A high ranking BSA executive once told me that the justification for the gay ban was that the majority of major religions considered homosexuality immoral. (I’m probably paraphrasing just a bit, because I didn’t have the foresight to write down the exact quote.)  Essentially, the BSA’s policy was a theological one, based on a majority vote of its membership.  The BSA’s position on the non-religious has the same basis.  The policies are related at the root, so it only makes sense to work on them all together.

As a private organization in our democracy, any group is entitled to take theological positions this way, of course. But that doesn’t make it wise, or ethical, or an effective way to teach citizenship in country where that same behavior would be a no-brainer violation of the First Amendment.  How can you help young people develop the skills necessary to thrive in our democracy within an organization that is behaving much more like a theocracy?

American society is increasingly open to gay people, women, and non-theists. In order to continue being relevant to that society, the Boy Scouts of America has to stop discriminating against these people. For Eagle Scouts who wish to bring about that change, the best way to do so is by organizing and leading non-discriminant troops, to change the BSA from the bottom. This will be slow, hard work, and sometimes messy, but it is really the only effective protest against the Boy Scouts’ policies.

This is already happening in some areas, but not nearly enough to start bringing pressure to bear on the BSA’s national policies.  If it’s just a few units here and there, they can usually shut them down pretty quietly.  But if there are many of them, or if United Way agencies and other sources of funding are paying attention, it becomes much more difficult.

Unfortunately, this really takes some commitment on the part of the adult leaders running a unit.  They have to risk having the entire unit shut down by the BSA for operating in a non-discriminatory manner.  This is not an easy thing for most scouting parents to have to live with — the constant risk that their child may be denied the benefits of scouting.  Then again, this is the risk that LGBT and non-religious youth face all the time, and often on their own.  As more people recognize the parallel, I hope we’ll see a lot more inclusive units.  And we’re here to help in any way we can to make that happen.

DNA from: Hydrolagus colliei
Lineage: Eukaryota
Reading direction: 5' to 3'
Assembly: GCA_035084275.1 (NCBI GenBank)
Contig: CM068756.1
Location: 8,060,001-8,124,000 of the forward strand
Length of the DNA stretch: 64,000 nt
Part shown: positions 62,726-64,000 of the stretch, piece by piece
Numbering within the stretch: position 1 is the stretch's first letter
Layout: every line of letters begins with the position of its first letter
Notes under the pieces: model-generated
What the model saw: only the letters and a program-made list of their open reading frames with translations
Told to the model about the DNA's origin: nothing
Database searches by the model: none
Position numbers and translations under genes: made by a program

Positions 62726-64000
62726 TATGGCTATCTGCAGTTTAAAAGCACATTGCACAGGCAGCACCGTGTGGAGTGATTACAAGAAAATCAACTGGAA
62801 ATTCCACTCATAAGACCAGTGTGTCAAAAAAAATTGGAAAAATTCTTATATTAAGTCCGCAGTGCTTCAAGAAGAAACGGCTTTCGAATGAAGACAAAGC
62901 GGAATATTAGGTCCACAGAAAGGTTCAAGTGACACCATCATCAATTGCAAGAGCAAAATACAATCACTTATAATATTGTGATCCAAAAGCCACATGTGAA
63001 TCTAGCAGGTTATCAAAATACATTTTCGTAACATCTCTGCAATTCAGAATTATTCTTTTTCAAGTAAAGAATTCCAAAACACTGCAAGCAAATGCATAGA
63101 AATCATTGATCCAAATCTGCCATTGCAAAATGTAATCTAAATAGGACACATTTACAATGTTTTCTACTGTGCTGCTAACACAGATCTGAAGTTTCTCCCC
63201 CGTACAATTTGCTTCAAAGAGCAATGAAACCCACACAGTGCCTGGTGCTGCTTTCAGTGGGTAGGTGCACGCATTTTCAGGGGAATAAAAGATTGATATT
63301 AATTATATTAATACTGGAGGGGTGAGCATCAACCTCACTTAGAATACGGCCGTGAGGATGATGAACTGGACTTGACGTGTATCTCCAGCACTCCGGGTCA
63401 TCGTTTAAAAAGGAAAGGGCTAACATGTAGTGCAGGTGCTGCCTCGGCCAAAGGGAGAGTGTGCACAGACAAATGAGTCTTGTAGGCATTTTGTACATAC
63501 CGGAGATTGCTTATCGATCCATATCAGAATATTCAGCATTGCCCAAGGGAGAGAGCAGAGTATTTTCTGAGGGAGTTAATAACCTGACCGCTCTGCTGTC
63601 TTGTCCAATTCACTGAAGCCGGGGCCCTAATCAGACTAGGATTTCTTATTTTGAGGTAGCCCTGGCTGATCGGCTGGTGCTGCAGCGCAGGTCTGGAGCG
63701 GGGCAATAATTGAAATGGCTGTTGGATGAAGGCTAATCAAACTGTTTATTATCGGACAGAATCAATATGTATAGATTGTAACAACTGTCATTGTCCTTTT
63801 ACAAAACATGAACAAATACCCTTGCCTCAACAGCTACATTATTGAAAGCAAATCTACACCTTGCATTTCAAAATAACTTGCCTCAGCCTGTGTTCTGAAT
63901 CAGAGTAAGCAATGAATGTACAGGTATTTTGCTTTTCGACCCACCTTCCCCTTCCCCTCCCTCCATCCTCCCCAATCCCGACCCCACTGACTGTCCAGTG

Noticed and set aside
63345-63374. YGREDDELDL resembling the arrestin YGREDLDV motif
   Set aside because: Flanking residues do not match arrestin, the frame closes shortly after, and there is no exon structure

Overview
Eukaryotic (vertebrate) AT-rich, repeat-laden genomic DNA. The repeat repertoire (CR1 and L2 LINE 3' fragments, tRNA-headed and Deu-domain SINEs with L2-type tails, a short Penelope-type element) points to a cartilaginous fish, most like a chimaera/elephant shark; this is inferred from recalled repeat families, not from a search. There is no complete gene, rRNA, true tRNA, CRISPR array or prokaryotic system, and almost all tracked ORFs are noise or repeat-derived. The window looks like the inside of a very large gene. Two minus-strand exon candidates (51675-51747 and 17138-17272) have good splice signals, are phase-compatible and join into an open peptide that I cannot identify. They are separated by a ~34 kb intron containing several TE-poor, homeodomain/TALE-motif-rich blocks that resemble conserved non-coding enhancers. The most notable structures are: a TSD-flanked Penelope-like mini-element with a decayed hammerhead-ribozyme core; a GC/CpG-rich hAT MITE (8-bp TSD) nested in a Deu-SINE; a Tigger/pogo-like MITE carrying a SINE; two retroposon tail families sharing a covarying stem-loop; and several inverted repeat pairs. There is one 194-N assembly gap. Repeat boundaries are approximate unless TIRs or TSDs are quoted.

Returning the chartering organization question, let me offer a less fraught example. I spent many summers in my teens at Boy Scout camps across the southeast. Dinners at these camps were always accompanied by iced tea — that is, sweet tea, which I can’ stand. . . .

The Mormon scouts, however, always had apple juice. Their chartering organization — the LDS church — prohibited them from drinking caffeine, so they didn’t get the tea. I was actually jealous — I would have preferred apple juice to tea. But my troop was chartered to a Lutheran church, so my choice was tea or water. . . .

In this example, the BSA make an allowance for moral distinctions between chartering organizations. They neither let the LDS church banish caffeine from Scouting, nor force LDS Scouts to drink sweet tea. This is how things ought to work. The strength of Boy Scouts is really the troops, not the BSA. It’s the troops that do all the hard work, especially the adult leaders, and it’s the troops that do the most recruiting of new Scouts. This is one reason sending your Eagle back to the BSA headquarters is a bad idea: they didn’t give you that award, as much as your troop did. When I considered sending mine back, I decided that it would be an insult to the hard work of the adults who led my troop, who helped me get to that award. Returning it to Dallas didn’t make sense — it was never their award in the first place.

Word.  The BSA already leaves a lot of decisions up to the local units and their chartering organizations.  So why the line in the sand on religious belief and sexual orientation?  How hard would it be, really, to let the parents and chartering organization of a local unit decide for themselves who their leaders should be and who their unit should welcome?